How would you define the state of being a vassal?
While I would not say so, there has been a curious, and legally defined relationship between the United States and Japan from the formal end of the war.
By virtue of the Treaty of Peace with Japan signed in San Francisco on September 8, 1951 (effective April 28, 1952), ending the state of war between Japan and most of the Allied powers except the Soviet Union and the People's Republic of China, and the Mutual Security Assistance Pact between Japan and the United States, signed in San Francisco the same day, Japan essentially became a dependent ally of the United States, which continued to maintain bases and troops on Japanese soil.
After Japan regained sovereignty (1952) it remained completely dependent upon the United States for its defense against military threats, as had been the case since the surrender at the end of the war.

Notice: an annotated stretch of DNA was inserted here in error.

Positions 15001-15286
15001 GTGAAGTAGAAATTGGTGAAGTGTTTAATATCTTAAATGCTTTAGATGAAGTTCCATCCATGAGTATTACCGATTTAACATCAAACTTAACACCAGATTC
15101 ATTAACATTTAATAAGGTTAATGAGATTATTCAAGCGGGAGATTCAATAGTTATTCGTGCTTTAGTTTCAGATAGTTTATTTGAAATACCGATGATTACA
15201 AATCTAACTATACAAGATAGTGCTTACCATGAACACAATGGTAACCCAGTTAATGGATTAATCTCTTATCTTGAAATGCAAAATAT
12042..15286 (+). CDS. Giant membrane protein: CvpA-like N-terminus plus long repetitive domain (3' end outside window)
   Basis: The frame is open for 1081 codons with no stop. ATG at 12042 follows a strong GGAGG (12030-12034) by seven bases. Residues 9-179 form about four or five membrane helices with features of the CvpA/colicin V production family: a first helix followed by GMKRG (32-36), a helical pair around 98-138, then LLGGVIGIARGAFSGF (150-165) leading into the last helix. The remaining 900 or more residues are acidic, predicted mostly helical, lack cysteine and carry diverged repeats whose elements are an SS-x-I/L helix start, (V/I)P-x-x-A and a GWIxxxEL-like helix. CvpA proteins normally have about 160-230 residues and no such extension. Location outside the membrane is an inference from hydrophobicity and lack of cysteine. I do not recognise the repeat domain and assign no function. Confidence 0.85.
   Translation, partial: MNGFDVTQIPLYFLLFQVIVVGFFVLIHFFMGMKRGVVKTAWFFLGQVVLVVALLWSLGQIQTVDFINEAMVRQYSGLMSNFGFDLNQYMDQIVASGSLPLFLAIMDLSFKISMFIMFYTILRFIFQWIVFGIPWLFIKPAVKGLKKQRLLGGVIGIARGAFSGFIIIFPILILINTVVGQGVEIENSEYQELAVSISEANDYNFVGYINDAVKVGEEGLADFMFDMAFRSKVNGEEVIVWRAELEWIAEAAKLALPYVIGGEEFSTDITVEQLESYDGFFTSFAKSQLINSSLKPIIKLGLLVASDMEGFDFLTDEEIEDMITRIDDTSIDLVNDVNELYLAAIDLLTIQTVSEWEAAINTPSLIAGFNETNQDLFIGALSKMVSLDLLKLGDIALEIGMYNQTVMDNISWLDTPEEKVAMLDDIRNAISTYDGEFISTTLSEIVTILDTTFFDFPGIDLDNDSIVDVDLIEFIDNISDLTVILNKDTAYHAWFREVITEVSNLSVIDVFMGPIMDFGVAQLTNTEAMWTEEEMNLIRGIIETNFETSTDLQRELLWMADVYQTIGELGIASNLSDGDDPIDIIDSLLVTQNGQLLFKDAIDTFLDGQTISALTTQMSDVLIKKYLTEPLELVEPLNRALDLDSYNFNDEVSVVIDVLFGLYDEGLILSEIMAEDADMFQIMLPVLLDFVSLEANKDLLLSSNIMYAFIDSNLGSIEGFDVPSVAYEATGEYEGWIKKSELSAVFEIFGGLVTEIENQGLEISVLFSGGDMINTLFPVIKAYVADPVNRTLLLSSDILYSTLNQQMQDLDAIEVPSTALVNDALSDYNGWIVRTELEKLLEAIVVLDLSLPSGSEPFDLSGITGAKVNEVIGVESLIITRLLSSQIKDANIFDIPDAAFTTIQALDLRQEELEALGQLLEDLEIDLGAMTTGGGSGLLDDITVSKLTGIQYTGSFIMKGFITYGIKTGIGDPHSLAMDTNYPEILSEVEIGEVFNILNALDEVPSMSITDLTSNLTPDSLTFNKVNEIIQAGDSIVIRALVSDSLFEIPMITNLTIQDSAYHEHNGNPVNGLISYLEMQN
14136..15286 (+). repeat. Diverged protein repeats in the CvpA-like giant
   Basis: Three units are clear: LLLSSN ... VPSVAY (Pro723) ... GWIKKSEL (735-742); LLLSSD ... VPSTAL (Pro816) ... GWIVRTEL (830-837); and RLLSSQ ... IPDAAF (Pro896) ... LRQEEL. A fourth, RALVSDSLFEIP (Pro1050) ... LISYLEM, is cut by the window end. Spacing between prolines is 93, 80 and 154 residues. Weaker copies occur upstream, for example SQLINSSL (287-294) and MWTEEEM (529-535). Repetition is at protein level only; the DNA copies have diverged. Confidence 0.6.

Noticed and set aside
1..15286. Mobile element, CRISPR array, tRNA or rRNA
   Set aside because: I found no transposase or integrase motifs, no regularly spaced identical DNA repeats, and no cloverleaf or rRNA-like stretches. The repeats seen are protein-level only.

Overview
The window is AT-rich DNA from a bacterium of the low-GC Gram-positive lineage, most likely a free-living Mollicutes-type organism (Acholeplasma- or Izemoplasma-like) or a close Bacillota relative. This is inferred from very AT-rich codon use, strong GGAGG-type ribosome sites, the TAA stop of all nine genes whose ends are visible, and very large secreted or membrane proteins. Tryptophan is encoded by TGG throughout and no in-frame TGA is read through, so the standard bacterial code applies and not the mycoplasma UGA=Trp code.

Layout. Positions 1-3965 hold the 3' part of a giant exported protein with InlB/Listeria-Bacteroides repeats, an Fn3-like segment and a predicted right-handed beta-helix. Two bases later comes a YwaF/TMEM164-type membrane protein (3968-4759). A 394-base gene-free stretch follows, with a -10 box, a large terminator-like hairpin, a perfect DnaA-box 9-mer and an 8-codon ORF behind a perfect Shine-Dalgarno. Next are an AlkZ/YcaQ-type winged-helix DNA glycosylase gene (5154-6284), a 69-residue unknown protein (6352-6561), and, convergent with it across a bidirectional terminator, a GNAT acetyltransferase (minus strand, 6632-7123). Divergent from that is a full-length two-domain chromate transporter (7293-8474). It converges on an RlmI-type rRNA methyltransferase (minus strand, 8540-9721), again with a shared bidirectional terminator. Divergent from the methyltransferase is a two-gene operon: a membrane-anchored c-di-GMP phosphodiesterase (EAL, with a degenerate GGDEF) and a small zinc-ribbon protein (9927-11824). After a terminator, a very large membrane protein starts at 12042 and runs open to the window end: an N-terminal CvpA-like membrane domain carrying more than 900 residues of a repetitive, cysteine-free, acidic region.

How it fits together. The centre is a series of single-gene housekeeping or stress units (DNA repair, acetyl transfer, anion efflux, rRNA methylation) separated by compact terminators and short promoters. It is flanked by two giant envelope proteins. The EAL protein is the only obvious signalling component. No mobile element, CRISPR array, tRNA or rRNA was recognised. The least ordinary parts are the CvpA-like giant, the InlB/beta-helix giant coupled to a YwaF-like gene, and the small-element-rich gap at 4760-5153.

...under Article 9 of the United States–written 1947 constitution, Japan forever renounces war as an instrument for settling international disputes and declares that Japan will never again maintain "land, sea, or air forces or other war potential."
Despite the formal rejection of the very notion of maintaining a military, as time passed the Japanese created a defacto military, while defending the notion with the sophistry that the JSDF (Japanese Self Defense Forces) was, because it was intended only for defense, not a military. This was done with the explicit encouragement of the United States. More recently the Japanese have reorganized its defense forces, from what was a subordinate organization to a cabinet level Ministry of Defense.
Presently the Japanese are re-examining Article 9 of their constitution.
In May 2017, Japanese Prime Minister Abe set a 2020 deadline for revising the Article 9 of the Japanese Constitution, a clause in the national Constitution of Japan outlawing war as a means to settle international disputes involving the state.
All quotes are from the following wikipedia articles:https://en.wikipedia.org/wiki/Foreign_policy_of_Japan#Post-occupation_Japanhttps://en.wikipedia.org/wiki/Japan_Self-Defense_Forces#Early_development